Maman's chair at our kitchen table is empty, but she's always by my side as I prepare the Iranian eggplant and tomato stew yatimcheh.

Naz Deravian
September 17, 2020
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Joy Howard

"The onion isn't ready yet, it has to be nice and golden or golden-brown with no white parts visible—I see a lot of white pieces. And watch how much salt you add to the eggplant," Maman, my mother, instructs me. I smile and deliver my well-rehearsed lines, assuring her that it's not a lot of salt, as I bring the phone closer to the sizzling onions to show her that most are golden with hardly any whites peeking through. She presses her face right up to the screen for a close and thorough inspection.

It's a familiar and comforting refrain between us. A two-person show with endless acts. And for the past six months, due to the unforeseen events of a worldwide pandemic, our show has hit the road; a virtual tour. Instead of Maman sitting comfortably at our kitchen table overseeing my work, she appears daily on my phone.

These months of quarantine and social isolation have forced the world to shift, adapt and connect in new ways. For me and my mother, who lives 2,000 miles away, it means checking in daily, cooking together and taking comfort in our old scripted rapport. Now, however, simmering between every line, there is the unspoken subtext of not knowing exactly when we'll be able to see each other again, when we can collapse into each other's embrace. And so we push through, one day at a time. Today we've set out to prepare yatimcheh, as I remind her to lift up the phone so I can see all of her face and not just extreme close-ups of one eye or part of her chin, like a cubist masterpiece. My mother, always the artist.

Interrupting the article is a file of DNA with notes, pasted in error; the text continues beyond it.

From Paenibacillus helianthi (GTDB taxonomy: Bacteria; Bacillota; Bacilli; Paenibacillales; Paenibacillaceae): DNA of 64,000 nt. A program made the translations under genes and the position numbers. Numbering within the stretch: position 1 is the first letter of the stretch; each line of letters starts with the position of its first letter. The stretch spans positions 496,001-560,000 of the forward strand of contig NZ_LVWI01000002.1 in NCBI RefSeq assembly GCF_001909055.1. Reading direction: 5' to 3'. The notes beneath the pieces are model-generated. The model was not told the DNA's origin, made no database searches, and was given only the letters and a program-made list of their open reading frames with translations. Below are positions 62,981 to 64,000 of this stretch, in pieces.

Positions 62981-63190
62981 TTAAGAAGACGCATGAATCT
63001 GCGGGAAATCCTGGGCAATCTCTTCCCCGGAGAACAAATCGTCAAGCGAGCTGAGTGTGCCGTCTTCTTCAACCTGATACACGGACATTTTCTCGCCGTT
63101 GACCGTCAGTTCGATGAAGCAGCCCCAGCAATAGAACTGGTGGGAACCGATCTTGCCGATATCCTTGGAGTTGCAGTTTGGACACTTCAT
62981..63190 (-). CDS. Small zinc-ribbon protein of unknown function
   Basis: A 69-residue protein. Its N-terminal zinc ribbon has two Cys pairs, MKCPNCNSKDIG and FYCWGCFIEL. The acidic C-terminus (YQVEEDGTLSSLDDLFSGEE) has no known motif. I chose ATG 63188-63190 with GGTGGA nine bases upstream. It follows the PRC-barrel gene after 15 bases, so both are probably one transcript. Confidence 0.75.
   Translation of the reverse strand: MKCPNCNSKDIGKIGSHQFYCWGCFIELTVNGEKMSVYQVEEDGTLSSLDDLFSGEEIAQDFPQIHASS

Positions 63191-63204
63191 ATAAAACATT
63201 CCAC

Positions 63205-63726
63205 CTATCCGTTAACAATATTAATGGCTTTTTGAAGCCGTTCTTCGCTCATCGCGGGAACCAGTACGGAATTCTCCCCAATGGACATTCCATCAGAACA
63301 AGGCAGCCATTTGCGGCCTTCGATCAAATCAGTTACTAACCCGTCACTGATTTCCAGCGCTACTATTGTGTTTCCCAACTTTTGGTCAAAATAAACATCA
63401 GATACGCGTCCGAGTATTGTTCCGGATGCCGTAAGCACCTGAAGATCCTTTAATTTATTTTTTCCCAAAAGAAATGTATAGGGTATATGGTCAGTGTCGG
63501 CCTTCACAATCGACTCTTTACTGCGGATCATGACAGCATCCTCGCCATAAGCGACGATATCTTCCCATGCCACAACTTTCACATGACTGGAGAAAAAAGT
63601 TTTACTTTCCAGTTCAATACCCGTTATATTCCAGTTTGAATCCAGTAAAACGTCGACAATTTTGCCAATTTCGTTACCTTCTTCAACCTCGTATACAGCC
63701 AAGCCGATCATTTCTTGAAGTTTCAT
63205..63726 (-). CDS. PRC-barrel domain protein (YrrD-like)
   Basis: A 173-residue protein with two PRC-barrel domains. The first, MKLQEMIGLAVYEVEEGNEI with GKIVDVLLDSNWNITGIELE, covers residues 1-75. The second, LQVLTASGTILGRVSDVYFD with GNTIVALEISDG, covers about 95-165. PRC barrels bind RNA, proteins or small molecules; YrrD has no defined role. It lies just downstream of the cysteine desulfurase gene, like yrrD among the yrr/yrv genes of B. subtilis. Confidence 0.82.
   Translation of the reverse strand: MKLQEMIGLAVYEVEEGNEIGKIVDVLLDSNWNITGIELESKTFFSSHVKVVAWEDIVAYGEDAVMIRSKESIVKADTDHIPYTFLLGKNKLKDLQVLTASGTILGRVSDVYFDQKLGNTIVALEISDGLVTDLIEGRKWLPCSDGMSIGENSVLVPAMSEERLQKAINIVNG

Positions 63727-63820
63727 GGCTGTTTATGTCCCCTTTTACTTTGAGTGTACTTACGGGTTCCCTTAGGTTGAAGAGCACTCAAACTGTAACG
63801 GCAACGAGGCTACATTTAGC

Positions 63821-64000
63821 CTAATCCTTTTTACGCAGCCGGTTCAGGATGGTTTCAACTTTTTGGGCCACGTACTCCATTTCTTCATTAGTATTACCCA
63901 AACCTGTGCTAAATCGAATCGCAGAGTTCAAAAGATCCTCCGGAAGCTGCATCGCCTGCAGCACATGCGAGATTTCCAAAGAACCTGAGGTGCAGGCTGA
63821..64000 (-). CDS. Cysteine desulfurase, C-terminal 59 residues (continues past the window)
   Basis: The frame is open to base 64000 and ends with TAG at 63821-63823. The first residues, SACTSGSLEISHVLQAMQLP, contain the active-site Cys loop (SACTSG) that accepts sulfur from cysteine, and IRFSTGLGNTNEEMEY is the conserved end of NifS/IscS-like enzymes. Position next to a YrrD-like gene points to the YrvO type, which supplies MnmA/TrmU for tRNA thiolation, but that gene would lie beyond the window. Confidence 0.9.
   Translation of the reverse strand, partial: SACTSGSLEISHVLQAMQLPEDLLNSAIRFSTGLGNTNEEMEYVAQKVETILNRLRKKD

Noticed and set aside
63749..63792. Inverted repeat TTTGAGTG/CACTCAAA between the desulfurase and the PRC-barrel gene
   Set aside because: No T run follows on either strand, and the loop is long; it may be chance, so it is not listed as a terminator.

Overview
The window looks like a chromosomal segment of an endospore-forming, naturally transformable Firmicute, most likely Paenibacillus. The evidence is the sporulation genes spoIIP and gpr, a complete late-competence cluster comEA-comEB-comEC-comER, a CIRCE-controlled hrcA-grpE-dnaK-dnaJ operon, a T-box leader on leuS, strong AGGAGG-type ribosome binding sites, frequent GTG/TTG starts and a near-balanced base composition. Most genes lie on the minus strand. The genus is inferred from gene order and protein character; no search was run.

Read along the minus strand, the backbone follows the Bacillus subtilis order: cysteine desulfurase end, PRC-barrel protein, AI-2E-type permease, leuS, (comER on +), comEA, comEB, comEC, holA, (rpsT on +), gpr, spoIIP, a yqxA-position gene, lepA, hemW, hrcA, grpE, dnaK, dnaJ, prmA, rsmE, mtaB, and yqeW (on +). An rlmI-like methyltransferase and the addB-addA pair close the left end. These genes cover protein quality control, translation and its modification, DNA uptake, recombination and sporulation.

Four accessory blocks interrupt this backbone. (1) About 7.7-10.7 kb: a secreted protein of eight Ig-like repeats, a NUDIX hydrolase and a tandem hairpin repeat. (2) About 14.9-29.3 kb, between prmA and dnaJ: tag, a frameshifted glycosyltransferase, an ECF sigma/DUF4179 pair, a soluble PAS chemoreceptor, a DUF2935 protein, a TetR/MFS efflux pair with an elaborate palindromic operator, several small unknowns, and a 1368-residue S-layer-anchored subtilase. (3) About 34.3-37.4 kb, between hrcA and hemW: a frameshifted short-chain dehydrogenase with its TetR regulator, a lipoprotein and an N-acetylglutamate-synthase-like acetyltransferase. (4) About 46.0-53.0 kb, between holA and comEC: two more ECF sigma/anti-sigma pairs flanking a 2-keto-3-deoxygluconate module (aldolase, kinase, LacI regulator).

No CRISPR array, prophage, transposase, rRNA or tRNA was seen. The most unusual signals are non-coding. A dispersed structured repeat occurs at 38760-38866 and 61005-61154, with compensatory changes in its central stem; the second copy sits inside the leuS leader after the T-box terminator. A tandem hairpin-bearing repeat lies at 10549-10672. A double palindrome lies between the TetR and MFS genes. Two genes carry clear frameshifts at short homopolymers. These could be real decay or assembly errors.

Yatimcheh is a cozy and nourishing late-summer vegetarian Iranian stew that has become my go-to comfort food as of late. Yatimcheh translates to "little orphan." It's not exactly clear why it has been named such, but there are a couple of theories. One is that it's a simple and economical dish requiring few ingredients; the other is that it's because it's missing meat.

As with many Iranian dishes, yatimcheh can be prepared with slight variations depending on the region and household. At its core, it's an eggplant dish that is cooked with tomatoes and sometimes other vegetables. Some preparations slice the vegetables thicker and layer them as they cook, and some chop them smaller and combine them. This version includes eggplant, sweet summer tomatoes and potatoes. Of course, like most Iranian stews, even the simplest ones, the flavors are developed in layers starting with getting the onion nice and golden or golden-brown, which is the foundation of the entire dish. Make sure you take your time with cooking the onion. Typically, the eggplant is first softened a little on the stove, but I like to quickly roast it in the oven while the onion cooks. The vegetables are then all simmered together with the addition of turmeric until the eggplant collapses into the tomatoes and the potatoes are soft and creamy. I like to serve yatimcheh with rice, or with a flatbread like lavash or sangak, with a side of plain yogurt, and with fresh herbs, such as mint, basil and green onion.

I lift the lid off the pan and focus the phone on the simmering yatimcheh. The camera fogs over from the steam. I tell Maman I wish she could smell it; I say I wish I could transport her a taste through the phone. She lets out her signature carefree laugh and tells me soon enough we'll be able to do that too. We both laugh and fill the space with all the unwritten and unspoken words. Our yatimcheh isn't missing anything—it's soothing and comforting just as it is—but our home and hearts are missing a lot. Our kitchen table is missing all the friends, family and grandparents. Especially the grandparents.

Naz Deravian is the creator of the blog Bottom of the Pot and the author of the cookbook Bottom of the Pot: Persian Recipes and Stories, which won the IACP 2019 First Book Award presented by the Julia Child Foundation.